News Opinion

Thursday 29 September 2016

Closure of district courts will damage local communities

Diarmuid O Grada

Published 26/08/2014 | 02:30

The Four Courts in Dublin
The Four Courts in Dublin

A decade ago the Government's proposal to relocate about 11,000 public service workers from Dublin to 53 separate locations was quite controversial.

  • Go To

Those promoting the scheme pointed to the benefits for the local infrastructure, including the construction sector. However, three years ago the plan was abandoned after only one-third of the target had been reached. It is quite ironic that this decentralisation proceeded while there was substantial withdrawal of other public servants from the very centres that were supposed to be supported, for example, in national schools and garda stations.

A good example of this withdrawal is provided by the closure of the district courts, because it gives us an insight into the wider loss of infrastructure throughout rural Ireland. Over the past 16 years, 162 district courts have been closed. Some counties have had their structure of justice administration sharply pared back: this really comes to light when we factor in the extensive closure of garda stations that was going on at the same time. County Cork has seen the most obvious retrenchment, with the loss of 18 district courts.

Mayo lost 14 and Clare lost 10. This loss is more keenly felt in places with low populations, such as County Leitrim, where four courts were shut down. Public concern has now become more vociferous as the cuts begin to affect Dublin. Some commentators have pointed to the vested interest of the Opposition. However, this continual reduction of rural settlements should be considered in the wider context of proper planning and sustainable development.

We might consider, too, the demographics of the legal system, and how the young and the elderly will travel to the new venues. Rural bus services are already under considerable pressure and we might ask whether these limited resources will be adapted to suit those attending the courts.

As we continue to degrade municipal functions there is a direct and corresponding diminution in the use of the public transport network, and this hits the smaller centres hardest. Put simply, there is a greater difference in the reduction within rural Ireland than might be seen in the pending losses in Dublin: people in the capital can access a variety of forms of public transport.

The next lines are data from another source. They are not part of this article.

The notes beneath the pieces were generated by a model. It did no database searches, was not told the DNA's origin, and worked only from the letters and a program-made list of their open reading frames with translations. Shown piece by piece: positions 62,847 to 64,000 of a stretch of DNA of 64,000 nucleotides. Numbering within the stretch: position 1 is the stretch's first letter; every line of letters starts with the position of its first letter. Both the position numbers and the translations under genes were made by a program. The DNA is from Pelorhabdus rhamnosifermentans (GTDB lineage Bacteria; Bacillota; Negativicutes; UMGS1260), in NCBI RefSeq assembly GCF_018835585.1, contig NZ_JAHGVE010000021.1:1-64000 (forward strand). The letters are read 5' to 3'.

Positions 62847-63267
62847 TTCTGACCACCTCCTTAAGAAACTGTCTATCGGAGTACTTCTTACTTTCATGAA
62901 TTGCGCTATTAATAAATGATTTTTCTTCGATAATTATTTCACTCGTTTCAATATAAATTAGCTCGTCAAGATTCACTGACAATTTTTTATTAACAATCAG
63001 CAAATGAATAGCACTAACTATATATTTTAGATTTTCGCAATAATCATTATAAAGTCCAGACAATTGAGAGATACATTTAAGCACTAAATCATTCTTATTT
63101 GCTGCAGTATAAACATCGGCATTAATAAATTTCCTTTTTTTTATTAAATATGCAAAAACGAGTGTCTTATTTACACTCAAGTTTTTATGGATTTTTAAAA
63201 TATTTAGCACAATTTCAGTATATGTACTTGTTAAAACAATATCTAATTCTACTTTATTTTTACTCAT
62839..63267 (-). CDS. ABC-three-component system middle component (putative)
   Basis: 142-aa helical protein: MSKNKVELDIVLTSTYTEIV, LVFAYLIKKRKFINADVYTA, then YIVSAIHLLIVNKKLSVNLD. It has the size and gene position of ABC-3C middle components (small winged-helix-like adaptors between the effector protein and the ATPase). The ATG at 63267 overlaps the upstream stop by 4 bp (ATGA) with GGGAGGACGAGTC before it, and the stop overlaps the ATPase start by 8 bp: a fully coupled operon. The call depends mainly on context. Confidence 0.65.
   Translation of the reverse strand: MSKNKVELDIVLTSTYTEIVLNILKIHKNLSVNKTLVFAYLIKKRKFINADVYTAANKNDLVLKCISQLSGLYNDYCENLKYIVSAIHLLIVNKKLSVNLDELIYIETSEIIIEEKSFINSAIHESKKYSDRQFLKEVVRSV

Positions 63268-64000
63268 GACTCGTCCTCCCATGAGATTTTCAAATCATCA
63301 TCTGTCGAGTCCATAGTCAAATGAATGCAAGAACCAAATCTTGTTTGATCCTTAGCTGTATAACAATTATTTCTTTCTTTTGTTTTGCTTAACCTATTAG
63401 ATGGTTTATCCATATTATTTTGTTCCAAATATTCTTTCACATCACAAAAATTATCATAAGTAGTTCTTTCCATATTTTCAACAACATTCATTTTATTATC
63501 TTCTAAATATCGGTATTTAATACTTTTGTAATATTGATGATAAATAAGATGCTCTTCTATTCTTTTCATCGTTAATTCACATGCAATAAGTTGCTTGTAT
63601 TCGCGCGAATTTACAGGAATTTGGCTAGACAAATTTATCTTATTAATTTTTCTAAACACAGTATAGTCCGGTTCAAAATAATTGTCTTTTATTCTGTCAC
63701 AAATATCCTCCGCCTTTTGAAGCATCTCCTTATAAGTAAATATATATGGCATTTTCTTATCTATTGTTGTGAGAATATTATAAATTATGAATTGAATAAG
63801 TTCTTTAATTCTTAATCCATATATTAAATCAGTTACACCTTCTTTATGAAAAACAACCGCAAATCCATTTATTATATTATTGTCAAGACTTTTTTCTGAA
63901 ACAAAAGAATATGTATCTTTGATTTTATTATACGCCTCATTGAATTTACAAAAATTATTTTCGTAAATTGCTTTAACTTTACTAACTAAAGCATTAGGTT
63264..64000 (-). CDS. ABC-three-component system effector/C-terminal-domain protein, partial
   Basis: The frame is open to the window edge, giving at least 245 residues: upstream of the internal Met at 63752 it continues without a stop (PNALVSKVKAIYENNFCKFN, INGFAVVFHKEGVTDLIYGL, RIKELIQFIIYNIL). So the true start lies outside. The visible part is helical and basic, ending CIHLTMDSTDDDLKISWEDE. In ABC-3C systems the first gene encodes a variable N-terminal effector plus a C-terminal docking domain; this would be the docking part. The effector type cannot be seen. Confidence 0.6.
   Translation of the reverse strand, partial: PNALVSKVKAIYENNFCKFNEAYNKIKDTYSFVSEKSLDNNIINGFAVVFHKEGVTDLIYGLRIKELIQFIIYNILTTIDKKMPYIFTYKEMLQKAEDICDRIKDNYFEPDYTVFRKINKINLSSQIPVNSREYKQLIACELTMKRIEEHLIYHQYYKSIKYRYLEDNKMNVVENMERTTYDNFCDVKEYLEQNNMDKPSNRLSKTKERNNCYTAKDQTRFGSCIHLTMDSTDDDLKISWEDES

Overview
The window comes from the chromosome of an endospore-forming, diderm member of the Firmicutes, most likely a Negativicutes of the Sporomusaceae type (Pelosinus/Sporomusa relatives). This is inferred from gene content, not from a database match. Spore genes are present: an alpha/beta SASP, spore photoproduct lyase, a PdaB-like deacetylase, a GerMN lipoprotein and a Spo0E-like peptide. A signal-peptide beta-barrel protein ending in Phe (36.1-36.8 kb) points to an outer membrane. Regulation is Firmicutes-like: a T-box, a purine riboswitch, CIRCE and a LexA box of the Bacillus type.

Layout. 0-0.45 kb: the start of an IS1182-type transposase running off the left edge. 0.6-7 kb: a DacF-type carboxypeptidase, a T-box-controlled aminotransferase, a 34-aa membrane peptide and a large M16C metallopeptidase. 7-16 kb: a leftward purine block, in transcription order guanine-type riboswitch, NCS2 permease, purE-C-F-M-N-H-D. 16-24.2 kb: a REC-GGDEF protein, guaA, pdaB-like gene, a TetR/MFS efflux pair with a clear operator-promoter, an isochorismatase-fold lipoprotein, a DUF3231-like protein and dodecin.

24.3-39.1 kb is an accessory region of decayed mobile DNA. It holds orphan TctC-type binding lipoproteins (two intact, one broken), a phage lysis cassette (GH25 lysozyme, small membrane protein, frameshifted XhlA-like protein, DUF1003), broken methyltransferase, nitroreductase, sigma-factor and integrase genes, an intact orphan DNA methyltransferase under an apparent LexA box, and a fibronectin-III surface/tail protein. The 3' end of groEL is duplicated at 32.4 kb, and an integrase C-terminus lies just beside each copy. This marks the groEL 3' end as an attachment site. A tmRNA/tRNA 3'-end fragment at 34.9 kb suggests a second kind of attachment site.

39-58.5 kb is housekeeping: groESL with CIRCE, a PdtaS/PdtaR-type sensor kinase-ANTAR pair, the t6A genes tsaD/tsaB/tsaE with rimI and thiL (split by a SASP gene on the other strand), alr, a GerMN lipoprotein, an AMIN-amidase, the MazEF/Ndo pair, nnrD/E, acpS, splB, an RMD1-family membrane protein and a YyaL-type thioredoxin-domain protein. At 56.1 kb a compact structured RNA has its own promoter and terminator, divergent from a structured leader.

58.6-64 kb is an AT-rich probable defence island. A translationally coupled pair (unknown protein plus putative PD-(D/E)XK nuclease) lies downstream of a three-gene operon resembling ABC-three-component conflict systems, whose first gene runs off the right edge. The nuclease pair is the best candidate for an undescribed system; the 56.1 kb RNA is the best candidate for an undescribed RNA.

When the Courts Service devised its major strategy in 2007, there was little evidence of any planning input; the 10 committee members were mostly lawyers and legal administrators, with no planners. The annual reports of the Court Service described its approach as a once-in-a-generation reorganisation, and it then continued with the closures.

In its Strategic Plan 2011-2014, the Courts Service makes it clear that its main aim is centralisation. This closure of district courts is the direct opposite of what the Government wanted to achieve through the decentralisation of government offices. The stated intention was to inject new vitality by spreading the age and income profiles of the public sector into areas that were quite set apart. Some commentators envisaged such decentralisation would create a virtuous circle, adding to local shops, businesses and schools.

Many planners, including myself, questioned last decade's decentralisation plan, believing the gains would be too diluted and ineffectual. It would spread the jam too thinly. We are now forced to conclude it took the jam off the table. Those centres chosen for direct intervention need to be kept above a realistic threshold.

Most district courts have, by definition, already established their support structures. When the current proposal is examined in this light it appears to run counter to all those benefits that can come to the local community. We can predict the opposite impact, with an exodus of lawyers and all the associated impacts of the lost income spread across the community.

It will swell the upper end of the vacant housing stock where the demand has already fallen. Such a large-scale dilution of the district court function will require a new definition. It will no longer be a district service and this inevitably has wider community implications.

Dr Diarmuid O Grada is a planning consultant

Irish Independent

Read More

Promoted articles

Don't Miss

Editor's Choice